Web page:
Five Days in Phnom Penh

Looking back on my time in Phnom Penh, I have very mixed feelings about the city. I think this reflects the experiences I had there.

After a comfortable and hassle-free six hour journey from Saigon (as advertised), we arrived in Phnom Penh. We hopped off the bus before its final stop because our guest house looked close on the map.

Walking down Norodom boulevard with the Independence monument behind us, we were initially impressed. The roads were clear the pavements wide and the area was generally clean.

Turning towards the river front, the next set of streets were a different story. Rubbish was piled high every few steps which resulted in an unholy smell and the area was generally dirty and run down. After reading that the river front had undergone renovation this came as a shock.

Our guesthouse was clean and functional but we felt it was overpriced. Vietnam had spoiled us! We decided to reserve judgment on this city until we had seen it in daylight and more detail.

Our first day in Phnom Penh we gathered up our laundry and headed off for breakfast. A helpful man sitting in reception told us that laundry could be done for $1.50 a kilo. After being told at several places laundry was $2 a kilo, we gave up and went to sit by the river to eat.

Satisfactorily fed and watered, our next task was to find a sim card. Some more helpful information pointed us in the direction of the Independence monument yet again. We set off at a brisk pace, keen to get on with some sight seeing.

Twenty minutes later in the 40 degree heat we were feeling delirious and like a mirage in the desert, an ice cream parlour appeared at the side of the road. A sign also claimed that it was 2-4-1 Friday. Feeling the cold blast of AC as we stepped through the glass doors confirmed we weren’t dreaming.

An hour later and slightly jittery from overly sweet ice-cream sundaes, we had purchased a sim card and could get to know Phnom Penh. All of this had been achieved while still carrying 3 kilos of dirty washing.

Day two was more enjoyable. After checking in to a nearby hotel (breakfast included, laundry done on-site) we walked along the river front towards Wat Phnom. At the southern end of the promenade, the Tonle Sap river meets the Mekong. There the confluence is so wide it is like looking at the sea. During our stay in Phnom Penh, Hugh and I spent hours by the river watching the boats bobbing about and the locals wading in to cast their fishing nets.

Reaching Wat Phnom was like finding the eye of the storm. At the top of the hill stood a brilliantly white stupa. The curving lines of the stupa and prayer flags gently flapping in the breeze created an air of calm. Choosing a bench under a tree, we sat and watched the world go by, appreciating the quiet of the temple grounds

On our walk about the city we happened across a mall. In need of some AC and a cold drink, we went in to investigate. In the middle of a capital city on a Saturday afternoon, the mall was empty.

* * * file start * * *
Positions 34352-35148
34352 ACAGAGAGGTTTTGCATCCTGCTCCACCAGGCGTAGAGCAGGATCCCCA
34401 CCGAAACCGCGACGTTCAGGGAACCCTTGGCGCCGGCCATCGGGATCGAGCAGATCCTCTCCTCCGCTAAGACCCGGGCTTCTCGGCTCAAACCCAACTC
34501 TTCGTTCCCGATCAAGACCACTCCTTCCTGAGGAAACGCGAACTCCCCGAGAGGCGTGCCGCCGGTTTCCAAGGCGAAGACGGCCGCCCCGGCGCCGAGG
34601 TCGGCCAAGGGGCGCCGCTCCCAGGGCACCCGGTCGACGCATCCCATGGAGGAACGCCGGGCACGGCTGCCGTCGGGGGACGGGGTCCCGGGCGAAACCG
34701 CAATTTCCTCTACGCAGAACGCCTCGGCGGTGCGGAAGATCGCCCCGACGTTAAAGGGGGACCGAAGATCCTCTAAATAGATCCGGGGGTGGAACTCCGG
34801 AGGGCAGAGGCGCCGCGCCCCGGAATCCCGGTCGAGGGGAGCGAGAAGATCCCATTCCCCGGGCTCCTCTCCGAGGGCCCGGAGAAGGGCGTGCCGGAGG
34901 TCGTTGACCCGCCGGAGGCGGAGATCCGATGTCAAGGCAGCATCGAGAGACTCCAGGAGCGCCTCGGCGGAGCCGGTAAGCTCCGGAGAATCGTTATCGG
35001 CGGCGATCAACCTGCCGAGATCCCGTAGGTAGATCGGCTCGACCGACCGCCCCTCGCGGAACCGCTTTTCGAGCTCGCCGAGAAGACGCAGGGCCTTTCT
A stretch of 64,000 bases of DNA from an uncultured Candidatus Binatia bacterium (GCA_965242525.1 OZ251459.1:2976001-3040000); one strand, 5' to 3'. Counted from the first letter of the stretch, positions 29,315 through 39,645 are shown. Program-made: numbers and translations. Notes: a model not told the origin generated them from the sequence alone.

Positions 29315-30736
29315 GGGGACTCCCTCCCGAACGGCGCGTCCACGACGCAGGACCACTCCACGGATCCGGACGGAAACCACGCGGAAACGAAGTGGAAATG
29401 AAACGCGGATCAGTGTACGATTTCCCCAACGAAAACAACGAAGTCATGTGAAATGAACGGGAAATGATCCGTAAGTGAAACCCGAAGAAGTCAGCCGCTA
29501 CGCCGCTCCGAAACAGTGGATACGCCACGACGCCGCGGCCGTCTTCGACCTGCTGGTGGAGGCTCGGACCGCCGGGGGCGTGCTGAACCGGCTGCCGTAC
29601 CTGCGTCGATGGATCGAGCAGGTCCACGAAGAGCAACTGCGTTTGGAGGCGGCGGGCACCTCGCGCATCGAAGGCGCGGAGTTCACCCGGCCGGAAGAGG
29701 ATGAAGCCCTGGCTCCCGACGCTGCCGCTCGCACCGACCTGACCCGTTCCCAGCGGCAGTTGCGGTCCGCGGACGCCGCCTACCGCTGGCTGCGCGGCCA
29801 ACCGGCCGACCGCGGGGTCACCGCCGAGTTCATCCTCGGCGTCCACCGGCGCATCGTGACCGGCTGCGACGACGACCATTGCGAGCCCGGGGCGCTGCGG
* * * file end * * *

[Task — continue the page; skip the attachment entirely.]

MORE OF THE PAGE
On each level there were benches and on these benches, in groups, sat the shop workers. They were chatting, eating, texting and embroidering. It was a surreal experience and I suggested we move on.

Our tour of the city then took us to some eclectic little side streets filled with welcoming looking eateries. In one such place, we had the pleasure of watching a thunderstorm. They are occurring regularly now but sitting by an open door listening to the rain and watching the lightning draw patterns on the sky is relaxing.

Three days in, Hugh and I felt it was time to visit the genocide museums. First up was Tuol Sleng detention centre. This building was a school used by the Khmer Rouge to detain and torture people they thought were acting against their regime.

Former classrooms had been turned into cells or interrogation rooms and seemingly innocent objects had been turned into items of torture.  Other rooms contained make-shift cells, hastily constructed out of bricks or wooden planks.

In every room there was evidence of incarceration. Rows of numbers on walls to demarcate prisoners, marks on the floor showing where partitions had once stood and metal hoops cemented to the tiles that once held chains or shackles. Rusted, barbed wire mesh covered the open terraces; designed to stop prisoners jumping to their deaths.

An upstairs row of classrooms contained statements written under duress by prisoners and finally there were statements documenting what had happened in Tuol Sleng by the few people that had survived.

One block of classrooms contained seemingly endless boards of black and white photographs. Every person that passed through here was documented. They would all eventually be taken to the killing fields.

Further exploration of the city took us along the riverfront to the royal palace and then out to the killing fields. After several days of focusing on the country’s dark history coupled with our disappointment in Phnom Penh, we decided it was time to move on and discover what else Cambodia had to offer.